Paul Stuart Brailsford

Obituary
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Paul Stuart Brailsford of 12 Linebrook Rd, Ipswich has crossed the bar and sailed into safe harbor at age ninety-six. Born in North London, England during the Great War, Pauls father was a dentist, his mother a concert cellist who lived to be 109. Paul was sent as a young boy to Englands most famous and harshest naval training school aboard the Training Ship Mercury, where boys were given numbers, slept aboard in hammocks under one blanket to endure the cold mists of the Hamble River. Drills were often held barefoot, scantily dressed, while standing on coal cinders. The Head of School, assigned him his number and said, Boy 5426, we will make you or break you. T.S. Mercury graduates went directly into the British Navy or the Merchant Marine. Paul started at $75 a year in a four year apprenticeship with the British Tanker Company delivering gasoline to Europe. He immigrated to New Zealand and reached the highest grade, Master Mariner, licensed to sail any ship in any sea. In 1943 Paul was ships Master in an enormous convoy to supply Gen. MacArthurs force invading the Phillipines. In the Battle of Leyte Gulf under Kamikaze attack, Paul experienced the horror of war, and, like most of his generation, vowed to save succeeding generations from the scourge of war.(U.N. Charter) After 18 years at sea commanding banana and sugar ships, tankers, and cruise ships all around the globe, Paul came ashore, or as he said, swallowed the anchor. In 1949 he married the talented writer and artist Frances Wosmek and raised two children, Brian and Robin, in Beverly Farms. In 1959 their family was chosen in a scholarly competition as the All American Family for Massachusetts, and was in the top 10 in the later national completion. He worked in sales for several companies before forming Brailsford Associates, where he invented, or was first to introduce, many innovations to the fishing industry. Pauls passion for life was apparent in his poetry, love of Greek music and dancing, public speaking, painting, and most visibly in his intense efforts on behalf of peace and justice. In 1990 he was founding President of the Samantha Smith Chapter 45 of Veterans for Peace, a national organization of veterans whose goal is the abolition of war, as the only means to avoid the ultimate nuclear catastrophe. In 1990 Paul was invited to Moscow as the guest of World War II Soviet war veterans and in 1991 was part of a delegation to Havana, Cuba. He was part of huge gatherings annually at Fort Benning, Georgia, the training base for repressive military forces in Latin America. After the U.S. attack and invasion of Afghanistan in 2001 Paul helped found the North Shore Coalition for Peace and Justice. Paul used his lifelong ability to write compelling prose, as a writer of many Op Eds and Letters to the Editor. He has spoken passionately and persuasively in countless public assemblies and forums and always held high the hope of a world beyond war. In fair weather and foul, on bright days and darks, Paul became a widely known figure on the North Shore, both controversial and popular. He has been no summer patriot, but truly a winter soldier. (Thomas Jefferson) In 2005 Paul invited 70 friends to be his honored guests at a dinner dance beautifully served and offered by the 1640 Hart House in Ipswich. Congressman John Tierney attended with his wife and addressed the celebration of Pauls 90th birthday saying, I can think of no one who has worked longer and harder to promote the ideals of peace, justice, and nonviolence than you have, Paul. Veterans for Peace has become a strong voice on the North Shore in search of peaceful solutions to global conflicts. You have been tireless in your advocacy and relentless in your pursuit of justice and democracy throughout the world. Paul, after two marriages, is survived by his son Brian, a marine surveyor of East Boothbay, Maine, and daughters, Robin, a public artist of Delzura, California, and Melanie King, flying with Delta Airlines, of Seattle. There are many nieces and nephews in England. Paul has been an active member of the North Shore Unitarian Church in Danvers, where a celebration of his life will be held on Saturday May 12 at 10am. All are warmly invited, reception to follow. Arrangements by the Whittier-Porter Funeral Home of Ipswich. In lieu of flowers, memorial contributions in his name may be made to Veterans for Peace, c/o 1 High St, Ipswich 01938 or the North Shore U.U. Church, 323 Locust Street, Danvers, MA 01923. To send a condolence to his family please visit www.whittier-porter.com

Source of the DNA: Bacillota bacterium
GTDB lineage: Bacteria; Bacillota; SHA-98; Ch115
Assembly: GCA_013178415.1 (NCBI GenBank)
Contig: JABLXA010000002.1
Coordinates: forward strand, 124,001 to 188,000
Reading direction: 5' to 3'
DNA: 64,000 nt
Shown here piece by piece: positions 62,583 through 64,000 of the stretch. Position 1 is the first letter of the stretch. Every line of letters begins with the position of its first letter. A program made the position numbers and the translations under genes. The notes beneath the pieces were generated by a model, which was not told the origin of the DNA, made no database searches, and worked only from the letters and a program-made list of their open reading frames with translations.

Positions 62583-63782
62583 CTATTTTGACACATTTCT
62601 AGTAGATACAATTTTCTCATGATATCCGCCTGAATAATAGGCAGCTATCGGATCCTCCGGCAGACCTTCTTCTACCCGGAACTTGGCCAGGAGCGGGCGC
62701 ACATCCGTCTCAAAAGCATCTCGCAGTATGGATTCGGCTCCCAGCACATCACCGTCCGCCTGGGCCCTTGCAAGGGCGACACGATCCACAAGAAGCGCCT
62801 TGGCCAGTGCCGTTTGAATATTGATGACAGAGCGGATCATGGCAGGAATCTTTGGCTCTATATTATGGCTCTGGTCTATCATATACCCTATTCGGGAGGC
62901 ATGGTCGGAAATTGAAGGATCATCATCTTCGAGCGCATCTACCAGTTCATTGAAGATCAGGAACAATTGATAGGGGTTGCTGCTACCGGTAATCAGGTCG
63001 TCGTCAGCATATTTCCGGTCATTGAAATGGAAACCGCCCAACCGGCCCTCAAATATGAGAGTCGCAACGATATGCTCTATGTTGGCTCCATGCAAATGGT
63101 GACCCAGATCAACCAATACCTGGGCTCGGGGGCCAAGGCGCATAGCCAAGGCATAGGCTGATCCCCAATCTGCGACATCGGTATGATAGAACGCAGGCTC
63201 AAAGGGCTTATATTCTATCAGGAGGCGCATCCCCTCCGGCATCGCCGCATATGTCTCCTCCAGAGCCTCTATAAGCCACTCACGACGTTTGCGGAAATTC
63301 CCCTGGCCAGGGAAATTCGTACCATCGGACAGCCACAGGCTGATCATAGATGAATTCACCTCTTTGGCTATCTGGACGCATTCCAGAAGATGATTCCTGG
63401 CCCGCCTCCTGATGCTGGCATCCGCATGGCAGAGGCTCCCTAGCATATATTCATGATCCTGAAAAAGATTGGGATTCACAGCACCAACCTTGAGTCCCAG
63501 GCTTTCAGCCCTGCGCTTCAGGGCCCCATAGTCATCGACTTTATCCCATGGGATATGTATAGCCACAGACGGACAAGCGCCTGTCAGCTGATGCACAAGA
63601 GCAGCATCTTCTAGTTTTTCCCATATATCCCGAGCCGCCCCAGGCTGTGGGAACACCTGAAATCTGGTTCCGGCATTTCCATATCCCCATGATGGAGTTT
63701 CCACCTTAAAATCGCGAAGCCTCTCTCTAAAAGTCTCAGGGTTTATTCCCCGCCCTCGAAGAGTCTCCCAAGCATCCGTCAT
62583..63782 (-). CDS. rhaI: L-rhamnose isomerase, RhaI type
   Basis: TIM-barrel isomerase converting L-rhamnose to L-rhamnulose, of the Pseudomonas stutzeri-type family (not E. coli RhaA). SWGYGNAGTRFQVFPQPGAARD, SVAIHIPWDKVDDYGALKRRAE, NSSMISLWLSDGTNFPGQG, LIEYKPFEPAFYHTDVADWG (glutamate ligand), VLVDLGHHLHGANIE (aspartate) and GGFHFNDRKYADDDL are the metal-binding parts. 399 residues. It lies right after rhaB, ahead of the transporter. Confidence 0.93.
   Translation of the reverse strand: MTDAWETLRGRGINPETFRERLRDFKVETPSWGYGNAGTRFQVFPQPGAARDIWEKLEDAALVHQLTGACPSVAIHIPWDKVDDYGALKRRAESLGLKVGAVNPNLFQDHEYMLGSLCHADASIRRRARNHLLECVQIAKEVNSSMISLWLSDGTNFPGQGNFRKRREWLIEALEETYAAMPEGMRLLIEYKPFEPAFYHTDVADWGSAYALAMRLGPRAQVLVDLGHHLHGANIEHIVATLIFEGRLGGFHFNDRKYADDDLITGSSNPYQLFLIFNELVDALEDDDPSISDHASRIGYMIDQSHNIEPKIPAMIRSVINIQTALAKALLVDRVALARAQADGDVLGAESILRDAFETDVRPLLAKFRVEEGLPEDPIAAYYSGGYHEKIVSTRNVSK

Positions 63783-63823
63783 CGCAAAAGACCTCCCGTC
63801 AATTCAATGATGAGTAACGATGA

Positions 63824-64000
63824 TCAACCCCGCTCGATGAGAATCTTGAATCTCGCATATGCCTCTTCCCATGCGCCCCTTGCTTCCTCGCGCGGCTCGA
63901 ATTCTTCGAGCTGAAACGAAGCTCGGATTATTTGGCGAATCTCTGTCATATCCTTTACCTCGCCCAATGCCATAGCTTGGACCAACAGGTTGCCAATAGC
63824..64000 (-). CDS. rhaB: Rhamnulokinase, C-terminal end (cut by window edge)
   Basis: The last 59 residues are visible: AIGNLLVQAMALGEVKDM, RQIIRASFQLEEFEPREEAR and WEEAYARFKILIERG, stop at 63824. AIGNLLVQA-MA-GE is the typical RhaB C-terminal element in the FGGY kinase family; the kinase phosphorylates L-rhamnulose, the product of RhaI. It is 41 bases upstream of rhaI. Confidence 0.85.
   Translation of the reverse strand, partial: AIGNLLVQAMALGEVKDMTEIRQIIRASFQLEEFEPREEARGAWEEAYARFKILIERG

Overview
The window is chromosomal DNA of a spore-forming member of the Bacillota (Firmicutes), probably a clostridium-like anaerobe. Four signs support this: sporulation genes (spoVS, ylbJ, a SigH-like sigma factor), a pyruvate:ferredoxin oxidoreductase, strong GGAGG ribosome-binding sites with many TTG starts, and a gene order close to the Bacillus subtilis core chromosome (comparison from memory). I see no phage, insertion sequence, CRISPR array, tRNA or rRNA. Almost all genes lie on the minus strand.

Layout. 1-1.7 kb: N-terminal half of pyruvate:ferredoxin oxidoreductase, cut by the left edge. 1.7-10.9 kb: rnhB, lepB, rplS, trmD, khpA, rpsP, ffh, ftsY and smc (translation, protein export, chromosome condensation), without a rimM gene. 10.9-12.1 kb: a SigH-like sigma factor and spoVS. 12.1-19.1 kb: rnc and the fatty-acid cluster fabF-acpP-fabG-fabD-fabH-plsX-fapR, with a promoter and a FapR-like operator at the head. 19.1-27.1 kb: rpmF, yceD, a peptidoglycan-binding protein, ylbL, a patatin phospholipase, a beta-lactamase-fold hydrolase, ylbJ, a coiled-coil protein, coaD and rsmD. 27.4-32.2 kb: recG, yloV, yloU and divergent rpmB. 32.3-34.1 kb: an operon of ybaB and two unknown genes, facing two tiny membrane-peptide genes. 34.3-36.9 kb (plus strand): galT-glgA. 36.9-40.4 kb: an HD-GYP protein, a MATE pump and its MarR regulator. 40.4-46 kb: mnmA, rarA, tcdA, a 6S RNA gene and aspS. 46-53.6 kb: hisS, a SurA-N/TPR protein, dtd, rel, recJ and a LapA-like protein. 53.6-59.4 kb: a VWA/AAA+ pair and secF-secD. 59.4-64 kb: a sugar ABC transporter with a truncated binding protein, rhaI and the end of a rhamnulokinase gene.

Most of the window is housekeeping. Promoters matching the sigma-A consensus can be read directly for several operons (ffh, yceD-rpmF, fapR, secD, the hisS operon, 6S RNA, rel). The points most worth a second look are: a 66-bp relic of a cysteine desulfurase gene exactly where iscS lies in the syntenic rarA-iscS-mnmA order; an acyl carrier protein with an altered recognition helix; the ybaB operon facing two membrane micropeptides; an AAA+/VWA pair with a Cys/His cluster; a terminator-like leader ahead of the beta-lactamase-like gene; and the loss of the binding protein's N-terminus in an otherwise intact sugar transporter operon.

Published in The Ipswich Chronicle from May 1 to May 8, 2012
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